The American sweetgum tree reaches 60 to 70 feet at full maturity, with a 45-foot spread. It grows in an oval, somewhat pyramidal shape. The star-shaped, glossy green leaves have a pleasant smell if crushed. The sweetgum is spectacular in autumn, with leaves turning orange and flame-red before falling. Yellowish-green flowers develop in late spring and are not particularly showy. The distinctive sticky ball seedpods start off green, turning hard and brown before dropping off the tree through fall and winter.
The sweetgum is hardy through USDA zones 5 to 9. It grows best in full sun, although it can tolerate filtered shade. It prefers moist, well-drained soil. It grows quickly and is usually quite hardy. If allowed to fruit, you will need to spend considerable time raking up the spiny seedpods, which will blanket the ground; if stepped on barefoot, they can cause a painful wound.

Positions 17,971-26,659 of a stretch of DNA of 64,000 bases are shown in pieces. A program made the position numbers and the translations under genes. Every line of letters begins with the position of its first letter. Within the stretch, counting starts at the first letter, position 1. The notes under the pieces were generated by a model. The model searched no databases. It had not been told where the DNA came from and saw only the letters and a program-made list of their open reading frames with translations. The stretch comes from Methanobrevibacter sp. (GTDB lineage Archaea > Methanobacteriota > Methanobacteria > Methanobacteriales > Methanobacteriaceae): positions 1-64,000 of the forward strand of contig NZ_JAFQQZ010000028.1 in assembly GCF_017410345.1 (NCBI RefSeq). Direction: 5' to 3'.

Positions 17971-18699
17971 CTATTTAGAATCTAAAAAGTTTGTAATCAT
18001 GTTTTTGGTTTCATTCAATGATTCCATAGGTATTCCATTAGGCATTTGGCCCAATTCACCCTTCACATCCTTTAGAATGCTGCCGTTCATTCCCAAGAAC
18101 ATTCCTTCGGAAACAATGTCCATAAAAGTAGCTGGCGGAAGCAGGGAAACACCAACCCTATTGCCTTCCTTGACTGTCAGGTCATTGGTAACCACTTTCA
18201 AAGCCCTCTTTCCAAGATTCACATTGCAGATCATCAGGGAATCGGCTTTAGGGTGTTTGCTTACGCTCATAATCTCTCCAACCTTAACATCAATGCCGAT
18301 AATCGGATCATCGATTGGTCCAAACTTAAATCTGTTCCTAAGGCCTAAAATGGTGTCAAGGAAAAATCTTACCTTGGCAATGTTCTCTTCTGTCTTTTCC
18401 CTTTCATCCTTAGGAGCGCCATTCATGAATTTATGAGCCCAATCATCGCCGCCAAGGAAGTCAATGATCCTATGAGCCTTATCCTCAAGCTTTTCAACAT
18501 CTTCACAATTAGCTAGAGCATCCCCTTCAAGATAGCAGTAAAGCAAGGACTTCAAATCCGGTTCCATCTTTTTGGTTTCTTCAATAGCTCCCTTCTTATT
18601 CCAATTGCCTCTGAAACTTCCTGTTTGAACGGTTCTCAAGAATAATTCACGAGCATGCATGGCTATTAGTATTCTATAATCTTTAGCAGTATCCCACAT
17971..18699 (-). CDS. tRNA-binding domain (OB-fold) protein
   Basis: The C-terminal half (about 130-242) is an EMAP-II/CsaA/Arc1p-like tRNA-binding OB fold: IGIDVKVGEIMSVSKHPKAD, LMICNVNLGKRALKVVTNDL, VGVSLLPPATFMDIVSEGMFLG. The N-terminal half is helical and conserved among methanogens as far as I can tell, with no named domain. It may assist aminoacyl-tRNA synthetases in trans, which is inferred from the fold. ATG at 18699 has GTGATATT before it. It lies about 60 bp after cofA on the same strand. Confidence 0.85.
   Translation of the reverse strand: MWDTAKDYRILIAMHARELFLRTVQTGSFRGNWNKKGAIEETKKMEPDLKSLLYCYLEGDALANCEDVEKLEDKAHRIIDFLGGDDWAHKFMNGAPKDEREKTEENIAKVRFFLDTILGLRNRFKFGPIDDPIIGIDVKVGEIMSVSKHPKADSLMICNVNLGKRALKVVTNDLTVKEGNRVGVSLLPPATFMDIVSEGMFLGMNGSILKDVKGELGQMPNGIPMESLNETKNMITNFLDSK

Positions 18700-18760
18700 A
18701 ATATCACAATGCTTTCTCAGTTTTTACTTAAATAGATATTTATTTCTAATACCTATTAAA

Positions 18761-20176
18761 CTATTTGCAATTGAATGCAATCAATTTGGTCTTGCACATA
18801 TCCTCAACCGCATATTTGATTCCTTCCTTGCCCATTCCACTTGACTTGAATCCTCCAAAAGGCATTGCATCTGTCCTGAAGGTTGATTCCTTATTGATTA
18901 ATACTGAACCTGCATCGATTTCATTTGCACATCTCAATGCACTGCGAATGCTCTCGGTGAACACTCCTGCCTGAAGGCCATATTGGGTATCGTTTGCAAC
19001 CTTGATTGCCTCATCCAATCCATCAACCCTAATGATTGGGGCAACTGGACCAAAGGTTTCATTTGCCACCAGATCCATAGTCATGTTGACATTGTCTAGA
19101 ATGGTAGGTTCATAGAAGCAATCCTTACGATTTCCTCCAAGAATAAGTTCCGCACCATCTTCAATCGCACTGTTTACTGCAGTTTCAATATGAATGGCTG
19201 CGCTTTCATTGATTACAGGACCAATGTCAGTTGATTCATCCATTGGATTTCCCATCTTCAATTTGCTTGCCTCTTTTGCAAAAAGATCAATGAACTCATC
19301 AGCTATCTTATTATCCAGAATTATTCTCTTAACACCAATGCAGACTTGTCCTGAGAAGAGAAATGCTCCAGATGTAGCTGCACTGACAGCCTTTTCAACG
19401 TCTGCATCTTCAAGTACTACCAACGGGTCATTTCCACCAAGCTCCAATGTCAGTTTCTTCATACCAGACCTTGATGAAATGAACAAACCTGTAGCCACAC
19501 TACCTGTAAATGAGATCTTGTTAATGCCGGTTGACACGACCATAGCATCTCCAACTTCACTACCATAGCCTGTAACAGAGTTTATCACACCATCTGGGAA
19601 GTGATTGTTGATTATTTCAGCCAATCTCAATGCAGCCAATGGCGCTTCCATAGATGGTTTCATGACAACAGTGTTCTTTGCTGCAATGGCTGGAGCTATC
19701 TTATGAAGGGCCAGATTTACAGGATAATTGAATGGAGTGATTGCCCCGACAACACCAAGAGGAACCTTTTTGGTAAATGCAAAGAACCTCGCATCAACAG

Furniture, trim, veneer and cabinets are made from sweetgum's reddish brown heartwood, and its pulp is used to make paper. According to Floridata, the wood sometimes is sold as Italian mahogany or satin walnut. The sap can even be used to flavor chewing gum. Despite the annoying seedpods, sweetgum is widely planted as an ornamental shade tree, prized for its outstanding fall color. The seedpods attract many birds and small animals, and are a particular favorite of yellow-bellied sapsuckers.
Seed Ball Prevention
According to West Virginia University, a trademarked spray called Florel Fruit Eliminator, distributed by the Monterey Chemical Company, prevents the development of the sweetgum's seedpods. Apply the spray when the tree has produced flowers, but before they start to develop into seedpods. If you spray the tree thoroughly during the brief window between flowering and pod production, the spray is effective in preventing fruit production. You can find Florel Fruit Eliminator at garden centers or nurseries.